The differences between this type of autism and classic autism are very slight indeed. Children diagnosed as having PDD-NOS tend to display the same characteristics with only really doctors and researchers able to distinguish the differences. The type of care and interventions required will be similar. Rett’s Syndrome Rett’s is fairly uncommon, and seems to be diagnosed exclusively in girls. It was named for Dr Rett of Australia. These girls often have severe muscular problems, and are prone to autistic behaviors. They may make and do obsessive things with their hands on a constant basis.

Those with Rett’s will be very low functioning and will probably need life long care, as they are usually mentally retarded. Though this condition has been known since the 60s, a gene thought to be responsible was found in the late 90s. Childhood Disintegrative Disorder This happens to children who appear to be healthy at birth. Somewhere between the ages of two and four they suddenly regress. They may not potty train, and they lose the ability to socialize with other children. All speech development may stop, or even regress.

They may also lose interest in playing and have problems with motor skills that they once had mastered. These are a few of the more common autism types, but there are others out there. Each comes with its own unique set of challenges, and each child is different. These traits will go on into adulthood, and many will require lifelong care, and even though they may show a strong sense of independence, the mundane things we can all do for ourselves seem to be lost in the shuffle of repetition and routine. Don’t let your child suffer anymore! Lead your child out of his world through Type Of Autism program now!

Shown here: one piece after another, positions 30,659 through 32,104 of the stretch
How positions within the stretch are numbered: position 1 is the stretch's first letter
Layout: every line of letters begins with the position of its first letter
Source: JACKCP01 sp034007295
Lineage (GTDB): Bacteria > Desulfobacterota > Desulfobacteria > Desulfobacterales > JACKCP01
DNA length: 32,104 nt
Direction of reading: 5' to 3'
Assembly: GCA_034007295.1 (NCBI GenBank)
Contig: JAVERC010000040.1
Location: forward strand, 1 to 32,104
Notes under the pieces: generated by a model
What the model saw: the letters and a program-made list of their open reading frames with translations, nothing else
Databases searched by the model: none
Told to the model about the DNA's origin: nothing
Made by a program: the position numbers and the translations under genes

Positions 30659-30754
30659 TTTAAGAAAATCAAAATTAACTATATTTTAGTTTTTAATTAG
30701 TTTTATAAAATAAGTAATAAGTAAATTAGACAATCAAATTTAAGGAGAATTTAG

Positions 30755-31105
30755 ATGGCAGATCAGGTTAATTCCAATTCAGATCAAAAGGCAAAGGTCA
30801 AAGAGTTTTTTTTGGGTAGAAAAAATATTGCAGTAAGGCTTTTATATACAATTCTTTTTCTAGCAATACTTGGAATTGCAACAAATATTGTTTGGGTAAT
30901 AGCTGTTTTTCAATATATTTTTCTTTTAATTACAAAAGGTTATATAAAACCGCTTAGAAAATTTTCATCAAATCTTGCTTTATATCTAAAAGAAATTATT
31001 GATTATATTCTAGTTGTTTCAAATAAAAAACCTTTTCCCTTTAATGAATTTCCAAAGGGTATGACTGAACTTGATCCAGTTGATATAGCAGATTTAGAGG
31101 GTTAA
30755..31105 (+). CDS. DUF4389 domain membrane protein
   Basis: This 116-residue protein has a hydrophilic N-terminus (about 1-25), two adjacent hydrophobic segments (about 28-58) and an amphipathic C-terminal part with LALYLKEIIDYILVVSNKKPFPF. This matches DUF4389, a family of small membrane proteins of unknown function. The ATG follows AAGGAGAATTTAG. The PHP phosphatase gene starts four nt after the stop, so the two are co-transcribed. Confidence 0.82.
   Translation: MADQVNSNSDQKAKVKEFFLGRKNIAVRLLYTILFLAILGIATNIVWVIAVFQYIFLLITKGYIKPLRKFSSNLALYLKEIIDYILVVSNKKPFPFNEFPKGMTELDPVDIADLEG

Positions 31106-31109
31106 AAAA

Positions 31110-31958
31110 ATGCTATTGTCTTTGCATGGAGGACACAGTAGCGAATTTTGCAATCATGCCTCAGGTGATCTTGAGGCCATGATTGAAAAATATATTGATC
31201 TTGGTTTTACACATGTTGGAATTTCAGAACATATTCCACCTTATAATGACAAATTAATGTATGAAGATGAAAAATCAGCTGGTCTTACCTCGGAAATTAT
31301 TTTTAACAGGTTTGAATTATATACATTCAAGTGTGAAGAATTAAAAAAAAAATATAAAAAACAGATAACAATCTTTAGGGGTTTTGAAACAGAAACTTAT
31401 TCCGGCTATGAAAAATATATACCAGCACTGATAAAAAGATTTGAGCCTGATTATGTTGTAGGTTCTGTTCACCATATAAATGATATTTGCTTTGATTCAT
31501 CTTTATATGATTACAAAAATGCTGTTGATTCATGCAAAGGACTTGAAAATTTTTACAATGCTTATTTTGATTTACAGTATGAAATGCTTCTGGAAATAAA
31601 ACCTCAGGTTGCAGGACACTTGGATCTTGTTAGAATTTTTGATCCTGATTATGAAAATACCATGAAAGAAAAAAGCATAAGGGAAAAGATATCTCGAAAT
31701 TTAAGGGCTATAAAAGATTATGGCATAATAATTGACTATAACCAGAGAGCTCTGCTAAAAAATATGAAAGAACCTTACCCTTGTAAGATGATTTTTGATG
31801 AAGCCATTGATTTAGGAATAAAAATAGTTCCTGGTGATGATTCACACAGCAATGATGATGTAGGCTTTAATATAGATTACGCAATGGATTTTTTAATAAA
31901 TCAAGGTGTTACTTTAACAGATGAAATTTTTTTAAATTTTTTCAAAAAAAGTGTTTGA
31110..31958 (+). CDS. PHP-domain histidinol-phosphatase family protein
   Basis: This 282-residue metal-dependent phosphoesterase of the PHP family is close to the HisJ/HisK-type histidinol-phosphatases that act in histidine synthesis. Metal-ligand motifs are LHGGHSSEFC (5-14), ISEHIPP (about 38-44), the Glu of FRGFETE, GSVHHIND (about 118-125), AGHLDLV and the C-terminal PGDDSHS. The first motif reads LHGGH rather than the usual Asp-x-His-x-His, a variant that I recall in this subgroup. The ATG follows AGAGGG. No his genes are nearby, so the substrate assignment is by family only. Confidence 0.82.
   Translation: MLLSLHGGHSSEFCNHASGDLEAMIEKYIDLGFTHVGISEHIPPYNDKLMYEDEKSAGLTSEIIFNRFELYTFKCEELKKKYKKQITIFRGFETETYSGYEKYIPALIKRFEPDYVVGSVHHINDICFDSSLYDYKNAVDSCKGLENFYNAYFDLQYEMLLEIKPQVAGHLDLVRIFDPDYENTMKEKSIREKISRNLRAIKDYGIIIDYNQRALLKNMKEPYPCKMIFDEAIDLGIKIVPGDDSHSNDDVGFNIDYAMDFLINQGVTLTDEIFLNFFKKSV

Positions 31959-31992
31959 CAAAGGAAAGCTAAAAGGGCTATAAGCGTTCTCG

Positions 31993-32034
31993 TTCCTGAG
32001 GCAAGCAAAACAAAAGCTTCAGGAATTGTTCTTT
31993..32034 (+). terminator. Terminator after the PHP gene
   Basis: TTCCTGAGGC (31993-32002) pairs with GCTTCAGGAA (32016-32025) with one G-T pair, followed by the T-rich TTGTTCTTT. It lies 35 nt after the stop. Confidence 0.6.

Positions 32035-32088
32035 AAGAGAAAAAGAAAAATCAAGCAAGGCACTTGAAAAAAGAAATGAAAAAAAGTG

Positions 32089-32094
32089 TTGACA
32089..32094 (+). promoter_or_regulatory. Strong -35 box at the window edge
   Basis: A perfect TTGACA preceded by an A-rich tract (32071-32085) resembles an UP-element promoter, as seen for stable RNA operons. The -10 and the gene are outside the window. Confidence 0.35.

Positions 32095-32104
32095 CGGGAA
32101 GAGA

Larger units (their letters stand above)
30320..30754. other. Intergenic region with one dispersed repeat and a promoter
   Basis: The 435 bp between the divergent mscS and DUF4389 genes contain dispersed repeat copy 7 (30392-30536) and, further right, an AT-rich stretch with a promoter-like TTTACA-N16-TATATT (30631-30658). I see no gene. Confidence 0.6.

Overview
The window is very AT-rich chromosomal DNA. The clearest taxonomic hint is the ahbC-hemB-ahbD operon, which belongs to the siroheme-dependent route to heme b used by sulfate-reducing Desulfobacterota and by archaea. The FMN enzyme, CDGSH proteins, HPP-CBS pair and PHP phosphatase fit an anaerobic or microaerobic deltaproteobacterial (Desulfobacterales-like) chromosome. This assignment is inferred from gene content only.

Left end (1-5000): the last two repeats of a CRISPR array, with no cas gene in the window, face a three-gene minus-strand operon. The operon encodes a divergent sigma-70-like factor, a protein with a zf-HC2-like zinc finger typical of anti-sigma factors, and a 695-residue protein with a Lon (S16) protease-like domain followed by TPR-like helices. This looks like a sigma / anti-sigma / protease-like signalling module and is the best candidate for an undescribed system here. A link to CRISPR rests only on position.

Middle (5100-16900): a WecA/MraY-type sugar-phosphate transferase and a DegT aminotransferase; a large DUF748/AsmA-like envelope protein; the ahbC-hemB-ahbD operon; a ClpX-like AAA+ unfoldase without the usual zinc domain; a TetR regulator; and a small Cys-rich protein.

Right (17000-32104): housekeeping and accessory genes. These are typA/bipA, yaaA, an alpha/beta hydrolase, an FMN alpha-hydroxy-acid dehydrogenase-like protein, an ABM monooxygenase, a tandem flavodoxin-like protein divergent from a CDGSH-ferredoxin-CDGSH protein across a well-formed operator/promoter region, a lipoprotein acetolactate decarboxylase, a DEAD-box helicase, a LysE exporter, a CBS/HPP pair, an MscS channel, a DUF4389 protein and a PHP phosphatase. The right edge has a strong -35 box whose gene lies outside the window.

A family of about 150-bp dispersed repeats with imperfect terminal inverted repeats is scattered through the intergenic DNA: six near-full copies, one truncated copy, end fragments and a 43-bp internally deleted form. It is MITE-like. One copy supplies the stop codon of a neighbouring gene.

Type Of Autism is a proven Autism Solution for your Child.

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Parenting Children With Aspergers – Parenting Aspergers

Children who have been diagnosed to have Asperger’s syndrome are very different from the other kids their age especially on the way they think and function. Parenting children with aspergers, oftentimes, require special attention and coaching in order to be able to function more successfully in their school and home environments as well. Ways on how to deal with aspergers syndrome focuses more on helping children manage in these settings.

Click Here For Parenting Aspergers Instant Access Now!

There are therapies that are specially designed that may help the child learn to function more effectively and harmoniously with others. These therapies include special education services, behavior therapy, speech therapy, and physical or occupational therapy. In addition to these, training and counseling for parents and other family members may also be helpful.

As of today, there are no specific medications that can be used to treat Aspergers syndrome. However, if a child suffers from anxiety, depression, hyperactivity, or obsessive-compulsive disorder as a result of Asperger’s syndrome, this kid may benefit from medication to help with these symptoms. Once medications are prescribed, make it a point to monitor the child by his or her health care provider at regular intervals all throughout the Aspergers syndrome treatment.

There are drugs such as fluoxetine that may be prescribed in order to treat depression. Take into account that it is very vital for parents to work closely with the child’s health care provider and to completely understand how to monitor the child for side effects of these anti depressant medications. Take note that in some children and teenagers, these medications may increase the tendency of suicidal thoughts and actions.